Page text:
Singapore’s Resurrection?

Here’s a very intelligent article on Singapore’s recent history and possible future. It looks at how Singapore rose to be a regional giant, how it then lost much of its lustre under the great shadow of China, and how in the wake of this it is now reshaping itself to once again attain its place in the sun.

In some ways, Singapore’s demise was beyond its control and inevitable:

Truth is, nothing that Singapore did was ill conceived, just that rest of Asia has caught up with them. Today global companies wanting to set up in Asia ex-Japan, be it a representative, sales or manufacturing entity, has a choice. It could be Malaysia, Thailand, Indonesia (maybe) or Singapore in South East Asia or Hong Kong, Taiwan, Korea and the inevitable China in North Asia. They all now offer an acceptable set of infrastructure and a reasonable enabling environment, which for many years was almost a monopoly of Singapore.

When cost becomes an overriding consideration, China wins hands down. China is responsible, for hollowing out a large proportion of existing manufacturing operations of global companies from other Asian countries. The shift of manufacturing from Singapore to China has been relentless and is partly responsible for the current high unemployment and low growth. But all is not lost. When it comes to a decision of spreading the risk that is not putting all your eggs in one basket, in this case China, Singapore features well.

Despite huge advances in China, it still remains unpredictable, multinationals prefer to cover this risk by considering stable Singapore as a regional headquarter or sometime even establish a manufacturing unit irrespective of its high cost base. High productivity also favours Singapore compared to China. Notwithstanding, Singapore has suffered badly from the advent of China as a global manufacturing base.

The one point I have to disagree with, very sadly, is Singapore’s lingering appeal as a regional headquarters. That was true some years ago, when the SE Asian “tigers” were still hot and it looked like Malaysia would arise as the great high-tech manufacturing hub.

Now, I am afraid that Hong Kong is a smarter choice for the Western firm seeking entree to China. Just look at a map and you’ll see why. And, sadly for both HK and Singapore, many of these Western firms are simply skipping the traditional “stepping stone” and setting up headquarters right in Shanghai.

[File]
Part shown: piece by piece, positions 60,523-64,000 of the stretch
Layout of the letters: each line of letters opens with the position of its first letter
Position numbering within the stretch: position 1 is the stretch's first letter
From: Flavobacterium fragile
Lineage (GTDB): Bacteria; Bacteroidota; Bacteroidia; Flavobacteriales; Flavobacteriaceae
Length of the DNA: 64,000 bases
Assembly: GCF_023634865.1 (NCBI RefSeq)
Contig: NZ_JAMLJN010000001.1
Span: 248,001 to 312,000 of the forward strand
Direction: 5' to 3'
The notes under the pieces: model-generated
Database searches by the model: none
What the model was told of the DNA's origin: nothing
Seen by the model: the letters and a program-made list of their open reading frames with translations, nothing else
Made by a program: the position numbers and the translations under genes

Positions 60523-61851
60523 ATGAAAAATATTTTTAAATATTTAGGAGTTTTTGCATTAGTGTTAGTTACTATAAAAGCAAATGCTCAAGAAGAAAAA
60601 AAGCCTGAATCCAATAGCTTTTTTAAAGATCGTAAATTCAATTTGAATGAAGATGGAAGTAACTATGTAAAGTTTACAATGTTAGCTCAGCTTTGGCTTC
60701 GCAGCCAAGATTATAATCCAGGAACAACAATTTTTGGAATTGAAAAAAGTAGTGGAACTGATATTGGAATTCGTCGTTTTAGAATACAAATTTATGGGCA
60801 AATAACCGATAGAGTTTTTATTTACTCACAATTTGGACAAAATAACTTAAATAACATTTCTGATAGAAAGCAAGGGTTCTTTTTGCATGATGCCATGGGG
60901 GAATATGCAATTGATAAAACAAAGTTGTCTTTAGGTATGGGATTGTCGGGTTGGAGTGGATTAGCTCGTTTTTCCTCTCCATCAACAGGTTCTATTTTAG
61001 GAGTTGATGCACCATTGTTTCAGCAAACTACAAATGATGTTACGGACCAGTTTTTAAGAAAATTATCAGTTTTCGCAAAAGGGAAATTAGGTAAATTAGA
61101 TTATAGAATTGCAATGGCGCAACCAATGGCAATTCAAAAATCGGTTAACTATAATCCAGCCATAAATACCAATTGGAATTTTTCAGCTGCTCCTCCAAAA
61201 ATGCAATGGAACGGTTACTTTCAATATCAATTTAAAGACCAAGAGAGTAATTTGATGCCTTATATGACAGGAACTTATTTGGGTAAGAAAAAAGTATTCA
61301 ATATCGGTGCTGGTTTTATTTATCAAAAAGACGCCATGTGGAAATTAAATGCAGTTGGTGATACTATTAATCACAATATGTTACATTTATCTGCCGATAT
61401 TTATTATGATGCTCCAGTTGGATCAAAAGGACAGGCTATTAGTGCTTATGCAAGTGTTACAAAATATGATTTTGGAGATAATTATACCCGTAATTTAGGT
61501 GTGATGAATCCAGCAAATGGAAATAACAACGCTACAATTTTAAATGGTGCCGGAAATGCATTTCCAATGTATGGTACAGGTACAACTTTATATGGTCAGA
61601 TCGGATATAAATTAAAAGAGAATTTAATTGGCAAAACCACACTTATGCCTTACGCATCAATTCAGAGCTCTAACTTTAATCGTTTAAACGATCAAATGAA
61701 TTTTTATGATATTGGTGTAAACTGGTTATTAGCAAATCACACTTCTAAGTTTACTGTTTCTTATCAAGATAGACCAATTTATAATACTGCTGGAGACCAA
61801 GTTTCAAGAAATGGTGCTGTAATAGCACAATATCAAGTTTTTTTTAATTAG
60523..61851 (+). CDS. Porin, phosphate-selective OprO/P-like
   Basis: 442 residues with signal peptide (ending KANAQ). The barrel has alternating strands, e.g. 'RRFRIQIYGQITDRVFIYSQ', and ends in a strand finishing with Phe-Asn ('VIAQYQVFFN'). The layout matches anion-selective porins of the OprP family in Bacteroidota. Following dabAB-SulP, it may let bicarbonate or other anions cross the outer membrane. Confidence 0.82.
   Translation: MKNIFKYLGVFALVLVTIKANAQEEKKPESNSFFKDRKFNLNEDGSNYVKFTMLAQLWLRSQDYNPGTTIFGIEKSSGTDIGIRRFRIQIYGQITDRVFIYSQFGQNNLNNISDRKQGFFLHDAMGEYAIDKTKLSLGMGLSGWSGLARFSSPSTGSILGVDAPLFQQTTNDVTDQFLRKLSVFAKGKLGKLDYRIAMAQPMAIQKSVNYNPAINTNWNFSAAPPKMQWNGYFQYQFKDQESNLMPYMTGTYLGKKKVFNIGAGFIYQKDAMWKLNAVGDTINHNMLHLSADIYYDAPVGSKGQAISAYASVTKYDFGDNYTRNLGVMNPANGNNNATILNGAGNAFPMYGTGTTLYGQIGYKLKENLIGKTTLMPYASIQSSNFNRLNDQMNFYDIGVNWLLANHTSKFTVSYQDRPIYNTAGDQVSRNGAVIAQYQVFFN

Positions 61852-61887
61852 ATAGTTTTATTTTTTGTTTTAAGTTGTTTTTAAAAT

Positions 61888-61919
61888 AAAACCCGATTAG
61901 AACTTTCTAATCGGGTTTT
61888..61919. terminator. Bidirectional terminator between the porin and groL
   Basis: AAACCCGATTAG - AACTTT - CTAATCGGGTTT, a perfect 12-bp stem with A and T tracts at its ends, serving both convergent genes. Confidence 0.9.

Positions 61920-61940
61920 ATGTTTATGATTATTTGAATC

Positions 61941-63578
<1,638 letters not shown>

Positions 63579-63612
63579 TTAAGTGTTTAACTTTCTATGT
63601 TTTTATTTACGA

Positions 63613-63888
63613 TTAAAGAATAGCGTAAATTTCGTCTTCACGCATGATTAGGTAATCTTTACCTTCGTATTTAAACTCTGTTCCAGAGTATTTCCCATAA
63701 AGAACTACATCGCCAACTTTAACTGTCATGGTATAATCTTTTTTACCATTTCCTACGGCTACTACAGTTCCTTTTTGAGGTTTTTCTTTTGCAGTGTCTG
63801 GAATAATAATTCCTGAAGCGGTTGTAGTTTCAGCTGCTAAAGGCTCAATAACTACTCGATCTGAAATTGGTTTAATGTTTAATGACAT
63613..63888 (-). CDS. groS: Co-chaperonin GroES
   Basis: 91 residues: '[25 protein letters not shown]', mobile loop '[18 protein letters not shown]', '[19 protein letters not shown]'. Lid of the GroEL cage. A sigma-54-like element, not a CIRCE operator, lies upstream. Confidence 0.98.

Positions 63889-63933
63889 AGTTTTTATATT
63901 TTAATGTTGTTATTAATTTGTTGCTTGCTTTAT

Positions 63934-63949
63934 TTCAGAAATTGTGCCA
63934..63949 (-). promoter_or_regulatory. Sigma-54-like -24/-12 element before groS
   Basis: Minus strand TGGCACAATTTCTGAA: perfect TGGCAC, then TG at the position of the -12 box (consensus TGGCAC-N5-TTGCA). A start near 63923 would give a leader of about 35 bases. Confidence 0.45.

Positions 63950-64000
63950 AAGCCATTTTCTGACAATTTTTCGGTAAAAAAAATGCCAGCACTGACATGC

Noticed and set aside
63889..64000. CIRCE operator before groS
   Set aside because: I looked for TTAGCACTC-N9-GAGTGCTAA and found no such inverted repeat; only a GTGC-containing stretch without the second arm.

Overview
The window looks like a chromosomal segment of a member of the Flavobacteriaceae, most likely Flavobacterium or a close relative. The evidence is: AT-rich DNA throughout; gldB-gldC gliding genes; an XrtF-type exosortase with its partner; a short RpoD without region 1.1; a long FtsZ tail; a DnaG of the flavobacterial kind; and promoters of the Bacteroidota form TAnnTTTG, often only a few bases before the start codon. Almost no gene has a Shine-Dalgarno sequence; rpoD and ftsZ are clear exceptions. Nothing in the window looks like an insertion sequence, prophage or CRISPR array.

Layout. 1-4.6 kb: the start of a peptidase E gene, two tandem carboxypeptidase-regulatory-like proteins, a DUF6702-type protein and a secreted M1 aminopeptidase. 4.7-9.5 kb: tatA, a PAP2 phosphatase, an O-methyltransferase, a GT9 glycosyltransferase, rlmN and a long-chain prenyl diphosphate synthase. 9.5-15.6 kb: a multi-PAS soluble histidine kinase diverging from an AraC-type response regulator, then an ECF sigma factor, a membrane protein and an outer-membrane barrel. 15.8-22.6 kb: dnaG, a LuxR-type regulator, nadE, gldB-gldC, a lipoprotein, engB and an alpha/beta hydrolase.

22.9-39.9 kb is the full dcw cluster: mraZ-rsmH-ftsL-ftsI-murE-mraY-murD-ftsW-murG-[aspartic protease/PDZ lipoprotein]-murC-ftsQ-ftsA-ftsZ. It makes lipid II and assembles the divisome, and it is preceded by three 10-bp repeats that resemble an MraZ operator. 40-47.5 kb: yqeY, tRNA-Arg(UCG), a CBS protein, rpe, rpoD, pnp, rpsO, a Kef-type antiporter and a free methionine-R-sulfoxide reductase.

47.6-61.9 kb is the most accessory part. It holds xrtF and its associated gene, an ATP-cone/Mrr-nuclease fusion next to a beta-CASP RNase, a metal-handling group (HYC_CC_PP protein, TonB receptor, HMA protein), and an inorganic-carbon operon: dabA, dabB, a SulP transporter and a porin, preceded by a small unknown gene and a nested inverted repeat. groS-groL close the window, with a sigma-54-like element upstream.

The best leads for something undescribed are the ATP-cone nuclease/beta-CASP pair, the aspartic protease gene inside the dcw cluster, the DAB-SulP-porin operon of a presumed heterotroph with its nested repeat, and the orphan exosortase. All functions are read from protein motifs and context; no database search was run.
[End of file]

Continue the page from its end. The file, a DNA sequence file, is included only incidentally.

Meanwhile, Singapore is now in a frenzy to position itself as a regional hub for all kinds of industries. From biotech to semiconductors to nanotechnology, Singapore is claiming this is where it is all happening:

Singapore has accepted that it can no longer be a serious contender for manufacturing. It now wants to be a knowledge based society. So at the high end they are building infrastructure and an enabling environment for creating a hub for research and design. Biotech and Infocom are a major focus.

As before, the state is providing the initial impetus by investing in physical infrastructure and seeding some of these projects. Multinationals have gradually begun to follow in its footsteps. Business cost has been reduced, through tax breaks, reduction in mandatory pension contributions and depressed market condition has also seen to a fall in office rentals.

It sounds good, but I can safely say that so far there has been little measurable response.

It is an eerie time in Singapore, a time of anxiety and confusion. We all hear the government’s grandiose intentions, the talk of turning the city-state into “a hub,” but there have been no results. Obviously that will take time, but they’ve been at it now for years.

The article ends on a note of cautious optimism based on the government’s efforts to encourage entrepreneurship and to get out of the people’s way. But many in Singapore right now are worried as the comforts and security they had taken for granted are being whittled away. As in every other country in the region, many businesses are turning to China, hoping that some of its prosperity will rub off on them.

That’s definitely a gamble, but what’s the choice? With every other economy flat, where else is there to turn? As some may know, I’m a bit pessimistic about this strategy, at least in the long term, but I completely understand it. Let’s hope it keeps Singapore afloat, at least until the country gets back on its feet and actually becomes the hub city the government wants it to be.

This is going to be a difficult and painful transition, but at the moment it seems to be Singapore’s only hope.

The Discussion: No Comments

No comments yet.

RSS feed for comments on this post. TrackBack URL

Sorry, the comment form is closed at this time.